What Library Staff are Reading July 2013
Good news, bad news – another Scout Davis novel by Maggie Groff, set in Byron Bay. As a friend of mine says she wishes she could find a “Rafe.”
The Chaperone by Laura Moriarty – a moving story set in the 1920’s in New York.
Both good reads.
The Draining Lake by Arnaldur Indridason – set in Iceland, this is one in a series featuring Inspector Erlendur. In this novel the Inspector is trying to find out the identity of a body found in a lake when the water level recedes. Cold War links and your usual untidy, socially dysfunctional policeman make for an OK but not great story. I spent a lot of time on Google Earth following all the action.
Fiere by Jackie Kay – a selection of poems, many in Scots. I bought this after listening to Jackie in conversation with Richard Fidler on Radio National : Listen Here. ‘Fiere’ is an old word for friend, to be found in ‘Auld Lang Syne’ . You can read the title poem on the Scottish Poetry Library’s website Here.
No Great Mischief by Canadian author Alistair MacLeod – chosen for me by someone at book group although I’d read it many years ago. This novel spans the Atlantic between Cape Breton in Canada and Scotland and the 17th century and the late 20th all in beautiful, lilting prose. The title comes from a line in a letter in which General James Wolfe describes the members of the MacDonald clan who fought under his command at Quebec by writing in a letter, “They are hardy, intrepid, accustomed to a rough country, and no great mischief if they fall.”
1913 : In search of the world before the Great War by Charles Emmerson – a city by city account of the year before the war that was supposed to end warfare. I’m enjoying pacing myself with a chapter/city in between my other reading.
The Help by Kathryn Stockett – read this for at least the third time, another book group read. Set in the early 1960s Mississippi, this novel is about how some African American maids collaborate with a white journalist to expose the treatment they get at the hands of their white employers. We felt the delivery a bit light-on for such a serious topic.
And right now I’m back in Iceland, reading Burial Rites by Hannah Kent for book group. Not totally grabbed by it yet but it’s had some big reviews. Will it live up to all the hype?
Who’s Afraid of Mr Wolfe? by Hazel Osmond – easy to read, lovely story set in London. For more information visit Hazel’s website.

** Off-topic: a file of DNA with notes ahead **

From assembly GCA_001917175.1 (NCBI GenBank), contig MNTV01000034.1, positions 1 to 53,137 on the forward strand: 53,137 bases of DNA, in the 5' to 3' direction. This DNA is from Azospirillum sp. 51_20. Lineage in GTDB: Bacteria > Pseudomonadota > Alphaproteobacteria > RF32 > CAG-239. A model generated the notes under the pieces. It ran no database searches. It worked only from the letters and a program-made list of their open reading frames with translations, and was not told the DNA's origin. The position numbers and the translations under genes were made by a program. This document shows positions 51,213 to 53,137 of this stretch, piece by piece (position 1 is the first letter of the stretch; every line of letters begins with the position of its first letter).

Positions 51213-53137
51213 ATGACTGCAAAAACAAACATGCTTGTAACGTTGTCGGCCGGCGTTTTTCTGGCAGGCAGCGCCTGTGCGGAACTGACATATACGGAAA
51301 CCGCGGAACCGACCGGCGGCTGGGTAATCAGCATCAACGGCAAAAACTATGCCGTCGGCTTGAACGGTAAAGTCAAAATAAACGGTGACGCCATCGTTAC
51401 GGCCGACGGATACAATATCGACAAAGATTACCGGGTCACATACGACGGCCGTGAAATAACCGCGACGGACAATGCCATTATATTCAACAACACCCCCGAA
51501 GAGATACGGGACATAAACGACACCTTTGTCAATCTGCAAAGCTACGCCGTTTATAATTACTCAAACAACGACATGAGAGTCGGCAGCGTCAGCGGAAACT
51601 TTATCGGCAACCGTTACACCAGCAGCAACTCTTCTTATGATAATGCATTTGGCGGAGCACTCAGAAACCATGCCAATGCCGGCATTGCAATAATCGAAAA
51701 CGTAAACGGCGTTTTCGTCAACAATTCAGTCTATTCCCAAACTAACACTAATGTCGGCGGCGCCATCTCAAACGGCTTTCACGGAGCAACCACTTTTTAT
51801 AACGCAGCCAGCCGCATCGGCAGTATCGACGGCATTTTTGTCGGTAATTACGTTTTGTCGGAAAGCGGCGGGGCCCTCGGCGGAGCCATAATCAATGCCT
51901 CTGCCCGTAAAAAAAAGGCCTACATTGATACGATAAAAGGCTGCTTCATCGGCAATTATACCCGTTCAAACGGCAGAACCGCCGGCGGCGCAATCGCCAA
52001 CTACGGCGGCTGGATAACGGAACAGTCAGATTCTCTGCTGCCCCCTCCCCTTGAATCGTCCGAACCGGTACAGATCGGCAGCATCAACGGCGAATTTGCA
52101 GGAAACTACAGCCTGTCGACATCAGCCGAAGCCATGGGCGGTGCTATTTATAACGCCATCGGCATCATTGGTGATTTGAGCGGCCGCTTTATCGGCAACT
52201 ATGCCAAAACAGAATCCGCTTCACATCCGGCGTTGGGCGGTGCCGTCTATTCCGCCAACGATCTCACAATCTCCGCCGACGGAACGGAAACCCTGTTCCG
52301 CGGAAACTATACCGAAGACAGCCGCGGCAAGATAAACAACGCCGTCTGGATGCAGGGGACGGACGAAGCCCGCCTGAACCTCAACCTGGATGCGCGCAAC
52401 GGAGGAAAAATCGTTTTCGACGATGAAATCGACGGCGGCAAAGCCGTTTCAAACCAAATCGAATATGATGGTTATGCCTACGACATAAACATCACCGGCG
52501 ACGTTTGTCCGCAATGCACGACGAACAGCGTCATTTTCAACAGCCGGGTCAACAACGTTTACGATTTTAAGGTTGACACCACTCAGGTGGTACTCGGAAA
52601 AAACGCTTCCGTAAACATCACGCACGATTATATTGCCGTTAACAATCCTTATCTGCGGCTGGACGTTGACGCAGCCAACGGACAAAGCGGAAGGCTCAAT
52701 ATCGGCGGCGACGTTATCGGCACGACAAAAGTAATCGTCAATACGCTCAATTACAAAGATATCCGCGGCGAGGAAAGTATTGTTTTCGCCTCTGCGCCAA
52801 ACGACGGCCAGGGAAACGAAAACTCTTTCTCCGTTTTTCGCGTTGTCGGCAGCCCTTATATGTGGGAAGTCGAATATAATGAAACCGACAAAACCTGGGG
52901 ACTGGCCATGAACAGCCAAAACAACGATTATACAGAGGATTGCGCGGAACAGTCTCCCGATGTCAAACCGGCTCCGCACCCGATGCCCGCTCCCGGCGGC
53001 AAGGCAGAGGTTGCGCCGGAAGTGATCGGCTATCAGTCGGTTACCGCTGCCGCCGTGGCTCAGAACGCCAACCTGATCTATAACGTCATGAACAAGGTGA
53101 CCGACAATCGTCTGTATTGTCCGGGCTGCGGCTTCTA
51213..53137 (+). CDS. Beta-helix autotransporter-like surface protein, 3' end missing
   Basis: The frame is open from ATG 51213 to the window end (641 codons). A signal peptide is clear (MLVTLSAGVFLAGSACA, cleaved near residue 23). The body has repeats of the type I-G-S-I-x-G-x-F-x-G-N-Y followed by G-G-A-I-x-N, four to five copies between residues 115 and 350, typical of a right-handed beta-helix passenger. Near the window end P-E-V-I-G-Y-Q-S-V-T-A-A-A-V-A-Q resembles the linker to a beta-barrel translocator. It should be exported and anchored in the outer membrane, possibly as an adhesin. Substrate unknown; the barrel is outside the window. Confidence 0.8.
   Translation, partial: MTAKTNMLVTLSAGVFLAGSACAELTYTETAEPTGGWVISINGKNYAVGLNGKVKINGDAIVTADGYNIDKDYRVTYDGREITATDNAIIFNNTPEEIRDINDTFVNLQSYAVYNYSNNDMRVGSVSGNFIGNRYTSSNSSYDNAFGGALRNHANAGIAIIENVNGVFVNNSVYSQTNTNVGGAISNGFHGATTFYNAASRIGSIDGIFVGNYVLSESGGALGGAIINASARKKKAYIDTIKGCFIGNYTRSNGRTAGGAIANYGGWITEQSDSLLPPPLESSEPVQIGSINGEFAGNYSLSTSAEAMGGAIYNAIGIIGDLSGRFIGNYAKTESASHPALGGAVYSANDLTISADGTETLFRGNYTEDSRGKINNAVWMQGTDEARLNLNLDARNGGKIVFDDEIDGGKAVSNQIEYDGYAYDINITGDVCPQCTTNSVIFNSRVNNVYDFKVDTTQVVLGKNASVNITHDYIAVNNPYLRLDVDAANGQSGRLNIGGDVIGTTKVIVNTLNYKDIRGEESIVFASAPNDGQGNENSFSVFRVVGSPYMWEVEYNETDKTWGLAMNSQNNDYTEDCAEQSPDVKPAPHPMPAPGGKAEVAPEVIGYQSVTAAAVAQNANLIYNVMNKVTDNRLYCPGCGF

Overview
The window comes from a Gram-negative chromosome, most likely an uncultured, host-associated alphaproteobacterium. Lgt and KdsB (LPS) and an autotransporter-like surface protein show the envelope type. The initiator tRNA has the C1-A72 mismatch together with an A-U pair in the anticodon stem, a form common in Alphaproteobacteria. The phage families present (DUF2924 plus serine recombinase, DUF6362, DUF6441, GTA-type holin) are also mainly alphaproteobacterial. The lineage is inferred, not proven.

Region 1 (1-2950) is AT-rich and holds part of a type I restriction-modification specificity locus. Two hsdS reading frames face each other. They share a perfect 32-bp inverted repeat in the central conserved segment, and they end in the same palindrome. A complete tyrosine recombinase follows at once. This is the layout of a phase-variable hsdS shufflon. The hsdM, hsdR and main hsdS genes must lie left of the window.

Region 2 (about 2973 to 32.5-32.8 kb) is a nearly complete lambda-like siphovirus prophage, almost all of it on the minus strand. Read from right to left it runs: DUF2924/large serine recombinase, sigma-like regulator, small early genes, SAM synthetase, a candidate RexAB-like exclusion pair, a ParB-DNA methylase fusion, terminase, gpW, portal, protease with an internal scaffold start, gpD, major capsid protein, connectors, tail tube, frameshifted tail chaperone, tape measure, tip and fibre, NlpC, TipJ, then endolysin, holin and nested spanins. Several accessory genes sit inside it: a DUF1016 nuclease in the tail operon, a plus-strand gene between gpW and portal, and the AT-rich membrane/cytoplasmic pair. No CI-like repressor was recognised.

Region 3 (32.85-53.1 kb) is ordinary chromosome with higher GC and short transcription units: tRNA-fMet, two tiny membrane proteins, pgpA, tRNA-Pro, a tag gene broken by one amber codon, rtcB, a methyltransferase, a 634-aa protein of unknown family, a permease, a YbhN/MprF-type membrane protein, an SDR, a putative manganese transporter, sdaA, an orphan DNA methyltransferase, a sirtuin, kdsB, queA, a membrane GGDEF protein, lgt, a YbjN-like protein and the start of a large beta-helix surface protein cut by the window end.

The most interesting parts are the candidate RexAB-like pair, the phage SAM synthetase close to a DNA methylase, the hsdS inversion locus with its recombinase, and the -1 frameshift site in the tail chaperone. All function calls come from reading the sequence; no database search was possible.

Pleasure & Pain: My Life by Chrissy Amphlett – Here is an excerpt. It is a roller-coaster ride of a read and a powerful insight into an Australian rock icon. She has always been one of my role-models (I have seen her several times in concert and in the stage show Blood Brothers) and after reading her book, I can now articulate why – a wild, no holds barred, outspoken woman who never compromised. What a wonderful life.
Plus because I am on holidays I will have a backlog of Marie Claire magazines.
I have recently read Grace and Mary by Melvyn Bragg. An interesting and engaging read though not always cheerful. About a man and his mother, Mary, who has Alzheimers. He tells the story of her mother Grace’s life from around the turn of the 20th Century in order to find a place to meet his own mother’s backwards moving memories. Gentle and hopeful even through the great difficulties of Grace’s life and the sadness of the present.
On another cheery note I have just devoured Will Schwalbe’s The end of your life book club, the story of a man and his mother who is dying of pancreatic cancer. This is a true story, a lovely relationship and a fabulous hymn to the power of reading and sharing stories with those you love and with strangers.
For study and for interest purposes I read The library book, a collection of stories and essays about the importance of Libraries to writers and to all of us. There are some great stories of the early importance of public libraries in the lives of many writers and others, and borrowing the book raises money for UK libraries!
On a lighter note I have just reread the Earthsea quintet, as it is now. It is interesting to watch the evolution of Ursula le Guin’s writing about different kinds of magic, and women and men, over the first three books, then Tehanu and finally The other wind. As always I am completely captivated by her writing and her ideas, a pleasant escape to a place of spirit and emotion.
In the Company of Strangers by Liz Byrski, whose novels are aimed at women in the second half of their lives. This one features English-born Ruby, who as a vulnerable child was shipped out, as an ‘orphan’, to Australia along with many others during the turmoil of the Second World War. Her friendship with Cat probably saved her sanity during the terrible years of institutional life that followed. But a schism occurred between the friends during their adulthood, after which Ruby fled back to England. Now, in 2009, Ruby finds she must confront the cause for that, and fly back to Australia, to a farm south of Perth where Cat has been living. Cat’s death catapults a number of people into an uneasy alliance.